Intro to GIS: An Archaeological Perspective[TBS_ALERT color=”info” heading=”Special Thanks”] The data used in this workshop has kindly been made available by the University of Jaén.
Name of the project: Qubbet el-Hawa
Institution: University of Jaén
Special thanks to Alejandro Jiménez Serrano (director of the archaeological project and professor at the University of Jaén), Luisa García González (field director and PhD candidate, University of Jaén), and Patricia Mora Riudavets (archeological photographer and PhD candidate, University of Alcalá de Henares).
Part 1: Introduction to GIS and ESRI
Gettin’ down and dirty with ESRI
The first step in this tutorial is to understand that we are covering the basics of desktop GIS analysis using ESRI’s ArcGIS software suite. This is by no means an all encompassing “entirety of GIS” tutorial, but rather a view on how GIS can be used to build maps from ESRI’s perspective, limited by the functionalities of the software being covered. There are many other tools you may want to consider to do your spatial analysis, including R, Python, Carto, Mapbox, D3, and qGIS.
The core function of the ESRI ArcGIS suite lies within two programs:
- ArcCatalog – for managing GIS datasets
- ArcMap – for mapping GIS datasets
- ArcScene – for 3D mapping
[TBS_ALERT color=”info” heading=”What about OpenSource alternatives?”]
QGIS is as an alternative to ArcGIS that is free and openly available to the public on all computing platforms. Despite the accessibility of QGIS, there is a steeper learning curve for those learning GIS for the first time. However, those seeking a free low-cost alternative to ArcGIS can apply the concepts learned in this workshop with that program.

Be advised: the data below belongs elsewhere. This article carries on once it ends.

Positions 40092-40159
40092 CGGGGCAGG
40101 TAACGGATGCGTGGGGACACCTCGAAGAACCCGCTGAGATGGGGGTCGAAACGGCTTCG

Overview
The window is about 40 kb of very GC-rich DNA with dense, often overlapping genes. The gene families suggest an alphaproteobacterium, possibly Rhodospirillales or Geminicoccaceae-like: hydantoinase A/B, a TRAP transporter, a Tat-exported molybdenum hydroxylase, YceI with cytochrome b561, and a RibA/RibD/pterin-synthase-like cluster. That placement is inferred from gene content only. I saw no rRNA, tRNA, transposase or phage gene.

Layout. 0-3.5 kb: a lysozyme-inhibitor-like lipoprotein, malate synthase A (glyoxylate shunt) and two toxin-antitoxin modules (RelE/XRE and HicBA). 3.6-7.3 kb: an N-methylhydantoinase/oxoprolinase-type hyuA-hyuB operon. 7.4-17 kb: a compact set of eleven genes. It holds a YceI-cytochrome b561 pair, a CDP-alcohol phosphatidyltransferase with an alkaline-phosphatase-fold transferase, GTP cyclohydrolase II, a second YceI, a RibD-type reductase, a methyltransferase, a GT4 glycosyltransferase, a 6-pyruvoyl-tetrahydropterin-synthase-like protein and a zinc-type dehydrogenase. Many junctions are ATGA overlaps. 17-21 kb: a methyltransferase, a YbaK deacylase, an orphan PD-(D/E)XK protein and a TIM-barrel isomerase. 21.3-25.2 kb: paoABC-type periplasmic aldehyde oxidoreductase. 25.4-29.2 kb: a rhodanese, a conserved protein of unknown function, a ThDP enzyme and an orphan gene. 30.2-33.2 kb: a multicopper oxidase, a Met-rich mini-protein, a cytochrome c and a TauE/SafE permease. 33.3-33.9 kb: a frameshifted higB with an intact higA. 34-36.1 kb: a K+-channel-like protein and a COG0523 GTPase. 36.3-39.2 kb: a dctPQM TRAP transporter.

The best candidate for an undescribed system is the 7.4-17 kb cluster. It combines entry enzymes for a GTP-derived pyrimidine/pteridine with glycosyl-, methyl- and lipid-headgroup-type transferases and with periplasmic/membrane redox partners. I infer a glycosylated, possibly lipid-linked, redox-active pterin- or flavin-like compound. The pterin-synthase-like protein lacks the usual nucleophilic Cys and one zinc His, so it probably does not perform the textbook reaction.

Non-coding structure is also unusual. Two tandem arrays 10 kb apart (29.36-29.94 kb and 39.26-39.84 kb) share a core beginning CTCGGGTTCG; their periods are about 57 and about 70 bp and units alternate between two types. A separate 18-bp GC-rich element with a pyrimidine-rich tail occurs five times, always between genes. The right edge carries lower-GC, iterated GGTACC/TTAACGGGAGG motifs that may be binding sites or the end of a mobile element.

A GIS dataset can be any of the following:
- a vector layer – points, lines or polygons
- a raster layer – a drawing (image), Satellite imagery, elevation data
- tabular data – excel spreadsheet, csv, etc.
- AutoCAD data – .dxf export from an Electronic Total Station
Our workshop data contains multiple files and can be downloaded here:Workshop Data Download Link
Create a project folder in your harddrive, and download and unzip ArchaeologyWorkshop.zip. You will learn how to inspect the geodatabase data in ArcCatalog, then use ArcMap to create some maps.
Here is a look at our workshop data:
Connecting a folder in ArcCatalog
Open ArcCatalog, find the top menu bar, and click the second button to the left, which is the “Connect Folder” button.
Navigate to the Folder where you extracted the “workshopData2018.zip” file and then select “OK”.
[TBS_ALERT color=”danger” heading=”Do not try to connect a file!”]If you try to connect files, you will notice that the “OK” button is grayed out, connecting folders allows you only to choose folders.[/TBS_ALERT]
View and Preview the data